Myth 2: Encouraging the avoidance of the ketogenic diet means the science is flawed and "sugar-funded" studies are behind the information. 
Yes, in its most basic form, carbohydrates are broken down into sugar in the form of glucose, but the package of the carbohydrate matters. If you're talking about a whole grain versus a sugar-sweetened beverage or even a refined grain for that matter, then the effect is much different. Consider the fiber-rich package of a whole grain - this slows digestion, is a source of prebiotics feeding the healthy gut bacteria, and provides phytochemicals, vitamins, and minerals known to contribute to long-term health. The sugar-sweetened beverage is simply refined sugar absorbed quickly into the bloodstream resulting in a rapid increase in blood sugar and subsequent insulin spike. 

If we're referencing "sugar-funded" studies then I assume we're speaking of the added sugars in the Standard American Diet. The unfortunate reality is that it makes business sense for a company that creates a product that's high in added sugar to also have supporting research to say that added sugar doesn't harm health, same goes for any company creating a product that features any other type of ingredient whether it be soy, cocoa, berries, etc.. Does this mean that all industry-funded studies are inherently biased? No, but many argue that the number is severely skewed meaning more industry funded studies are biased than aren't. However, it's naive to assume that research does not take place using industry funds since there simply isn't enough public money for the amount of research that needs to be done. As a dietitian, I know it's my responsibility to communicate nutrition science in a clear and accurate way. This includes identifying funding sources and potential conflicts of interest.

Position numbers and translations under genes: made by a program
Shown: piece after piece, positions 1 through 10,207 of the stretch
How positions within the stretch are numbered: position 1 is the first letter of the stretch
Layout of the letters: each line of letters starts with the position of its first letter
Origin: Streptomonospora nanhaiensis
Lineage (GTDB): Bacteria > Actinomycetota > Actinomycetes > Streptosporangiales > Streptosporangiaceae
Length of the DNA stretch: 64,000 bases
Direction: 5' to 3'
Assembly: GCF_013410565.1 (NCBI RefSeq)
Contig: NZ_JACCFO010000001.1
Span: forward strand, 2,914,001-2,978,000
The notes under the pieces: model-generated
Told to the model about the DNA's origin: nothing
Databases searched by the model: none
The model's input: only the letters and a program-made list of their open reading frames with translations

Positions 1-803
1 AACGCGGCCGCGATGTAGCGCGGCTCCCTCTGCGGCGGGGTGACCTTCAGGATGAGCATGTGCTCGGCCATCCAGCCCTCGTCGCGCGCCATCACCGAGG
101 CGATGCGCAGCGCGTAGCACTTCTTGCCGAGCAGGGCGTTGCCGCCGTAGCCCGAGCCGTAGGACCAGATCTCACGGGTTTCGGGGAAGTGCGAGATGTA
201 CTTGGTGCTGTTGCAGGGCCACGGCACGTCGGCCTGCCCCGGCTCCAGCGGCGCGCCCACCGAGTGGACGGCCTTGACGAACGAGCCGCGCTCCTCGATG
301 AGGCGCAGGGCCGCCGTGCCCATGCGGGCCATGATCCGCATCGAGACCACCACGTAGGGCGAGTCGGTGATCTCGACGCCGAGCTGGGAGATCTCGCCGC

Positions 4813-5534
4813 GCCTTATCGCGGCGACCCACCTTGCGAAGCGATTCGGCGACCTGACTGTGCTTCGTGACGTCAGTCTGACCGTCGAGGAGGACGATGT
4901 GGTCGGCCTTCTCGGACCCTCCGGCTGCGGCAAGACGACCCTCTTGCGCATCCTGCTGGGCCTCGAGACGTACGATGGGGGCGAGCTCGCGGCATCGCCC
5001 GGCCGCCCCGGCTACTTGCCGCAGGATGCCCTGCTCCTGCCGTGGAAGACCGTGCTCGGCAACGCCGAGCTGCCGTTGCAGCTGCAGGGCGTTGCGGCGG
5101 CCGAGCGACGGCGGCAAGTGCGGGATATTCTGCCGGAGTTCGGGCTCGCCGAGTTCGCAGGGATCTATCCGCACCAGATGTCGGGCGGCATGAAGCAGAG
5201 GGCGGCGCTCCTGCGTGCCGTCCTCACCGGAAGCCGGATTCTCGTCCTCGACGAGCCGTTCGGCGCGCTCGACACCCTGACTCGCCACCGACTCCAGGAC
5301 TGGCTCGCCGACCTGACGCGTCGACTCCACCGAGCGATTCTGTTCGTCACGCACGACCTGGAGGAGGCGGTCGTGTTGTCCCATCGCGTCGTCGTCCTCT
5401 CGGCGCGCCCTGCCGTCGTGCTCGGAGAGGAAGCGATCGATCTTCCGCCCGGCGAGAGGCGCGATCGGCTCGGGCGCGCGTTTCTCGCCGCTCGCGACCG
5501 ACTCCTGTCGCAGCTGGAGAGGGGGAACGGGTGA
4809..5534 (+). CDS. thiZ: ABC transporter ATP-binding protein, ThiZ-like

If you'd like to read more on the conflict of industry-funded studies, specifically as they relate to the sugar conversation, then you can do that here and here.

Myth 3: The ketogenic diet improves athletic performance. 
Research has shown time and time again that carbohydrates are the limiting factor for athletic performance. Still not convinced? Read more:  

Re-examining High Fat Diets for Sports Performance: Did We Call the 'Nail in the Coffin' Too Soon?

Ketone Bodies and Exercise Performance: The Next Magic Bullet or Merely Hype?

Carbohydrate Dependence During Prolonged, Intense Endurance Exercise.


Note: This article does not apply to the recommendation that the ketogenic diet be followed by individuals with uncontrolled seizures or other neurological conditions. In certain populations, this approach is highly successful, but diet modifications should be done under the care of a physician or dietitian.

New Year, Same You

ANEWtrition isn’t about quick fixes and magic bullets. Your long-term health and well-being deserve more. It’s time to make your New Year authentic and most of all, fulfilling.
— Allison Knott, MS, RDN, LDN